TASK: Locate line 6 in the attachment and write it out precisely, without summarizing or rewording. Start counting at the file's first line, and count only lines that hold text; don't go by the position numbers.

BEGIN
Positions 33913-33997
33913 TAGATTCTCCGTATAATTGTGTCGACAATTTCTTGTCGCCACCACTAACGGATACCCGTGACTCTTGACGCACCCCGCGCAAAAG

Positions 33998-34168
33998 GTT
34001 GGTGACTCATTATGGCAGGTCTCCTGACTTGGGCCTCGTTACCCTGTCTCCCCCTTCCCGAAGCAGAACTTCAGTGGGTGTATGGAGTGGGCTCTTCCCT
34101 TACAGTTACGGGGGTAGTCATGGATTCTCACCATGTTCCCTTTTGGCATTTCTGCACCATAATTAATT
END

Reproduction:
34101 TACAGTTACGGGGGTAGTCATGGATTCTCACCATGTTCCCTTTTGGCATTTCTGCACCATAATTAATT